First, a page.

risking it all

I have been reading Wisdom in Love: Kierkegaard and the Ancient Quest for Emotional Integrity by Rick Anthony Furtak. It has been on my list for a while and it was on special so I thought I might as well. I have been thinking about emotions a lot and this book really hits the spot on that topic.

So here is a quote from the Introduction:

One uncomfortable truth which emerges from this inquiry is that we cannot sustain the emotions that hold us together without accepting the risk of suffering the emotions that tear us apart.

All life involves risk! Maybe that is the fundamental problem with people today?! (Sorry, that is really judgemental and generalised.) Maybe that is the fundamental problem with me!? Life always involves risk because it always involves faith.

I did a quick google (as you do!) and found this article: Kierkegaard on the Psychology of a Risk Averse Society. It is worth a read.

So my point? I think we have become a society that likes to watch because we like to play it safe. It is much more fun watching someone else do the risky thing. More fun watching the “love story” or the “adventure movie” than loving or acting ourselves. But can we really grow (spiritually or emotionally) if we never risk? With the risk of being wrong can we ever really be right? Without the risk of hate can there ever really be love?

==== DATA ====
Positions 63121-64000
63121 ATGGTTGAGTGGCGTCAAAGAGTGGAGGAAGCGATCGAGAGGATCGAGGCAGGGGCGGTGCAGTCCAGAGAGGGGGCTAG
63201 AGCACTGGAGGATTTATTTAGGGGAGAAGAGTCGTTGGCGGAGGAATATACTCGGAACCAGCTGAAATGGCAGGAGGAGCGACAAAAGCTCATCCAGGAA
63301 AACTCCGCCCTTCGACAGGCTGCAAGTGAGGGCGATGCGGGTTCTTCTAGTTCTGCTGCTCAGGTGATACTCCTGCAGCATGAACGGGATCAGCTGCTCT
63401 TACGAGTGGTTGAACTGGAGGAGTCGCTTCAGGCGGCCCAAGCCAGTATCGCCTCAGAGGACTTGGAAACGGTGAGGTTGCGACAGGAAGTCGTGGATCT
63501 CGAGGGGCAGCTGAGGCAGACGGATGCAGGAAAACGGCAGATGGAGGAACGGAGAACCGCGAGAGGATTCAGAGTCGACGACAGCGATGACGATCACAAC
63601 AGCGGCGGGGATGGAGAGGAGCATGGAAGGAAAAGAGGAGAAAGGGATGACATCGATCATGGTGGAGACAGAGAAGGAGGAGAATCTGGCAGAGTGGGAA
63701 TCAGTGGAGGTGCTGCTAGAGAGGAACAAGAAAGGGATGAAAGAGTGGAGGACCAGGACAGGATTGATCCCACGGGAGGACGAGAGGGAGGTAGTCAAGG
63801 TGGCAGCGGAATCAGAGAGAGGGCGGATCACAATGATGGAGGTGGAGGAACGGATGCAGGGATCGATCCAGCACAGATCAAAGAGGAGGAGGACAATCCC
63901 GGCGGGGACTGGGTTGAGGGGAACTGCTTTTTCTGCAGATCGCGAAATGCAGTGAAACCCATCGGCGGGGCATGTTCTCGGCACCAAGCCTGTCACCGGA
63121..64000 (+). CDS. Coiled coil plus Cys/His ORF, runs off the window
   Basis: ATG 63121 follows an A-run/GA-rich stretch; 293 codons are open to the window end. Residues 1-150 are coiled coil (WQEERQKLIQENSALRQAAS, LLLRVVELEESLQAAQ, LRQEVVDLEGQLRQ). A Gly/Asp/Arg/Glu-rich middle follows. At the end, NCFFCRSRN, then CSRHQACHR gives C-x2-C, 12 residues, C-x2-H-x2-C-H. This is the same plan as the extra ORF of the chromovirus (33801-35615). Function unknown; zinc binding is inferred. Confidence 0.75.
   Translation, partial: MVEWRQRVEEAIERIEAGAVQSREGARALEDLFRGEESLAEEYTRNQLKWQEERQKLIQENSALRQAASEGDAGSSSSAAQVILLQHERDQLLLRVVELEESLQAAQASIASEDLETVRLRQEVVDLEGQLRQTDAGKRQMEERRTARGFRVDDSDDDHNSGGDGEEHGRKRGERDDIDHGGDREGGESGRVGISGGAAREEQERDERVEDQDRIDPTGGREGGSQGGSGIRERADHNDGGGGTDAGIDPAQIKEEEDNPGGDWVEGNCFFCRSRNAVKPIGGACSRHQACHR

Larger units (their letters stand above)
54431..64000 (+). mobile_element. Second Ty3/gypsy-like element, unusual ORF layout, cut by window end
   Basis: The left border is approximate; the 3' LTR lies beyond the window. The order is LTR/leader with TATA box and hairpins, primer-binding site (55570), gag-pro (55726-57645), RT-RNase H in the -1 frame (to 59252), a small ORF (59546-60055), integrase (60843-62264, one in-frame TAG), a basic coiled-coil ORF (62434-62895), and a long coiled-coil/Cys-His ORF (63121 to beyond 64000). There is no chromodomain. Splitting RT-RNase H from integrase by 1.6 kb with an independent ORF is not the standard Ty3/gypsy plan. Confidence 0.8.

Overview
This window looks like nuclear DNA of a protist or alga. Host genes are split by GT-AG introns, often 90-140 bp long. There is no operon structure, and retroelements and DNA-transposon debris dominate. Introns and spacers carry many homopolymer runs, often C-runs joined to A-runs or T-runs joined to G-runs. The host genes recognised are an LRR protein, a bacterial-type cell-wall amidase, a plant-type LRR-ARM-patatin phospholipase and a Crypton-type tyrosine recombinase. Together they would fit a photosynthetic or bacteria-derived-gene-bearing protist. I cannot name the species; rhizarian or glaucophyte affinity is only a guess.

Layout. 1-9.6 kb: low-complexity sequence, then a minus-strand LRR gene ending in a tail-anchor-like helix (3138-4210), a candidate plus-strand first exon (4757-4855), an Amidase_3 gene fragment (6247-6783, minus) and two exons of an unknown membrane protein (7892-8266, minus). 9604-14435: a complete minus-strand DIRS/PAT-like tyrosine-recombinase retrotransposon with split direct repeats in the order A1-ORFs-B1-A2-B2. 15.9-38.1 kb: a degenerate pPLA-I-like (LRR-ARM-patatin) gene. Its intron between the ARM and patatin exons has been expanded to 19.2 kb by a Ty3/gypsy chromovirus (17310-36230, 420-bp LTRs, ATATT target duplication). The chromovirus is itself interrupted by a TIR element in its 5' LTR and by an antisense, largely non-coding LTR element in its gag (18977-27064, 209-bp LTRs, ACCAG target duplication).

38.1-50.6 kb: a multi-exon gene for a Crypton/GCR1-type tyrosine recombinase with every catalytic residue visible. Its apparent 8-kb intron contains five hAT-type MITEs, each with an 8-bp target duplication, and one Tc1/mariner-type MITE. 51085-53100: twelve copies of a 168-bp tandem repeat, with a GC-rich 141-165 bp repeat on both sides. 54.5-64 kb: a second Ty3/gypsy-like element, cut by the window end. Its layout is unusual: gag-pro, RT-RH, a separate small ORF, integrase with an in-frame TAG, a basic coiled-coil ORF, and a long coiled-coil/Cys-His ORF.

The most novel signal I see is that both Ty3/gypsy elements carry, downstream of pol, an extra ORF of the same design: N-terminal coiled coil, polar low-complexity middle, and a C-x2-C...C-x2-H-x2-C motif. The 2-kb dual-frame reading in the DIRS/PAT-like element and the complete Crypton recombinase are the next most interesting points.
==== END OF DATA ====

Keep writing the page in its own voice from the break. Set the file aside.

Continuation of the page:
existentialism defined?

“Existentialism”, therefore, may be defined as the philosophical theory which holds that a further set of categories, governed by the norm of authenticity, is necessary to grasp human existence. To approach existentialism in this categorial way may seem to conceal what is often taken to be its “heart” (Kaufmann 1968: 12), namely, its character as a gesture of protest against academic philosophy, its anti-system sensibility, its flight from the “iron cage” of reason. But while it is true that the major existential philosophers wrote with a passion and urgency rather uncommon in our own time, and while the idea that philosophy cannot be practiced in the disinterested manner of an objective science is indeed central to existentialism, it is equally true that all the themes popularly associated with existentialism—dread, boredom, alienation, the absurd, freedom, commitment, nothingness, and so on—find their philosophical significance in the context of the search for a new categorial framework, together with its governing norm.

Existentialism (Standford)